I agree Vicky was very intelligent but she was hard pressed to apply her abilities in day to day life, not just in this book, I got the same impression of her from the book Victoria's Daughters. I thank she suffered from tunnel vision. I don't think her father really did her any favors by attempting to use her as the tool to create a constitutional Monarchy in Germany. She couldn't let go of his vision and see the world in which she lived. Even more unfortunate was that she could not form a close bond with her son so that he would share that vision and assist her when the time came.

I also find it very intriguing that Nicky's grandfather was attempting to institute more liberal reforms in Russia while Bismark was busy doing the exact opposite in Germany. The outcome would have been completely different had Russia and Germany been moving in the same direction. Sadly one can not rewrite history.

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Old 05-05-2008, 10:13 PM
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I haven't had a chance to read all the comments and GlitteringTiaras excellent analysis but I shall later.

However, here are my first impressions of the first six chapters.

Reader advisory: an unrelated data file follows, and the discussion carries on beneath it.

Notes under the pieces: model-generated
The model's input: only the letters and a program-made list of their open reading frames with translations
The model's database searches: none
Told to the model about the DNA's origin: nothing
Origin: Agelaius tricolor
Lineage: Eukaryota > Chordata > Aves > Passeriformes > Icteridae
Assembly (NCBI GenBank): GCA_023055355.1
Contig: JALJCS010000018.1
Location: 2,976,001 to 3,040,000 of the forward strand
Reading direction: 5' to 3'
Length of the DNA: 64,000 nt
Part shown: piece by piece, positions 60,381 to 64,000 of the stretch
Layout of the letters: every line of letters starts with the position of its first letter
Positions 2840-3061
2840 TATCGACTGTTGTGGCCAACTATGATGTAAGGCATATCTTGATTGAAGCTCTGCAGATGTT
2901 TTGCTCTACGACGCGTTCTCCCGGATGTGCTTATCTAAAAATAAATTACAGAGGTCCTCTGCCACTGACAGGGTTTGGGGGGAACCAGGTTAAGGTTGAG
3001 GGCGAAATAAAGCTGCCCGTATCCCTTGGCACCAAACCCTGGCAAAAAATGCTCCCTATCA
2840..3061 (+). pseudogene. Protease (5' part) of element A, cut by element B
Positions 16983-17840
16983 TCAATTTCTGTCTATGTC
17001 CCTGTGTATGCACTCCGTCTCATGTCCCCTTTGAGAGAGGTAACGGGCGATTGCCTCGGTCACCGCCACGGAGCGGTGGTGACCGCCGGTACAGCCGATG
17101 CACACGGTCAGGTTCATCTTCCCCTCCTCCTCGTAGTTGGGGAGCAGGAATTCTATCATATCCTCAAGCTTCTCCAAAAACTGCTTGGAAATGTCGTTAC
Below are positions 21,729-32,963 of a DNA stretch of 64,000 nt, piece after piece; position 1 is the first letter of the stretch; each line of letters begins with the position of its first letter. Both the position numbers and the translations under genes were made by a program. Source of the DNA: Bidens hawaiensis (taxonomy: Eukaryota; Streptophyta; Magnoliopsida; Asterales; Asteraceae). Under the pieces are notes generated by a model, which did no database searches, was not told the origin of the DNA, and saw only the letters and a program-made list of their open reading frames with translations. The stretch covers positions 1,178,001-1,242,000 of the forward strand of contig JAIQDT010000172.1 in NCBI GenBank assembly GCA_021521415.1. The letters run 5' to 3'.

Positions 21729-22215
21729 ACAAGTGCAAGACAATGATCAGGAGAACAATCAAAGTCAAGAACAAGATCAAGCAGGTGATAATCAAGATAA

So far I tend to agree with one critic that the book seems to overplay the importance of family relations in the hostilities although that opinion may change as we read later chapters. It is perhaps unavoidable when the theme is family relations between 3 specific cousins that other facets get only mildly touched upon but I do think Bismarck and his political manuvering especially against Willy's father, Fritz, the Crown Prince and Victoria, had a greater influence than the book intimates. I actually became more interested in the whole relationship between the Kaiser, Fritz, Wilhelm and Bismarck. The author doesn't go into detail how Bismarck was able to dethrone Fritz and Victoria from favour and influence Willy although its seems obvious that by the time that Willy was grown that he had. But then again that's not the subject of the book so fair enough but that particular family relationship seems so important that the lightness of treatment about these particular relationships seems noticeable.